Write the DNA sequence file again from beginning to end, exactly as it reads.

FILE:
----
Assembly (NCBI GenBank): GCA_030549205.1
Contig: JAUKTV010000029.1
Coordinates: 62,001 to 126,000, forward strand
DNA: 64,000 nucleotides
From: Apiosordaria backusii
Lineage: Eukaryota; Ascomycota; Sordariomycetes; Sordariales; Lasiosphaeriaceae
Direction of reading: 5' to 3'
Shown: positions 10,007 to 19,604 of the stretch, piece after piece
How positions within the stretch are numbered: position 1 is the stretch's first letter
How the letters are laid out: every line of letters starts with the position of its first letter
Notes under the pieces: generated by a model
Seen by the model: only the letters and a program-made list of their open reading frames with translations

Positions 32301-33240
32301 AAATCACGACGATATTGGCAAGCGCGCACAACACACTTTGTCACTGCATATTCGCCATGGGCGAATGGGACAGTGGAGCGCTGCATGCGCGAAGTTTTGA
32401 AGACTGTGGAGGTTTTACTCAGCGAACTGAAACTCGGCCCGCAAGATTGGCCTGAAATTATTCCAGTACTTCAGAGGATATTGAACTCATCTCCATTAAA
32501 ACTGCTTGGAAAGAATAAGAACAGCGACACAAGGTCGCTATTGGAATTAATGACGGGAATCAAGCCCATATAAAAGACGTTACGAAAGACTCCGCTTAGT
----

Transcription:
Assembly (NCBI GenBank): GCA_030549205.1
Contig: JAUKTV010000029.1
Coordinates: 62,001 to 126,000, forward strand
DNA: 64,000 nucleotides
From: Apiosordaria backusii
Lineage: Eukaryota; Ascomycota; Sordariomycetes; Sordariales; Lasiosphaeriaceae
Direction of reading: 5' to 3'
Shown: positions 10,007 to 19,604 of the stretch, piece after piece
How positions within the stretch are numbered: position 1 is the stretch's first letter
How the letters are laid out: every line of letters starts with the position of its first letter
Notes under the pieces: generated by a model
Seen by the model: only the letters and a program-made list of their open reading frames with translations

Positions 32301-33240
32301 AAATCACGACGATATTGGCAAGCGCGCACAACACACTTTGTCACTGCATATTCGCCATGGGCGAATGGGACAGTGGAGCGCTGCATGCGCGAAGTTTTGA
32401 AGACTGTGGAGGTTTTACTCAGCGAACTGAAACTCGGCCCGCAAGATTGGCCTGAAATTATTCCAGTACTTCAGAGGATATTGAACTCATCTCCATTAAA
32501 ACTGCTTGGAAAGAATAAGAACAGCGACACAAGGTCGCTATTGGAATTAATGACGGGAATCAAGCCCATATAAAAGACGTTACGAAAGACTCCGCTTAGT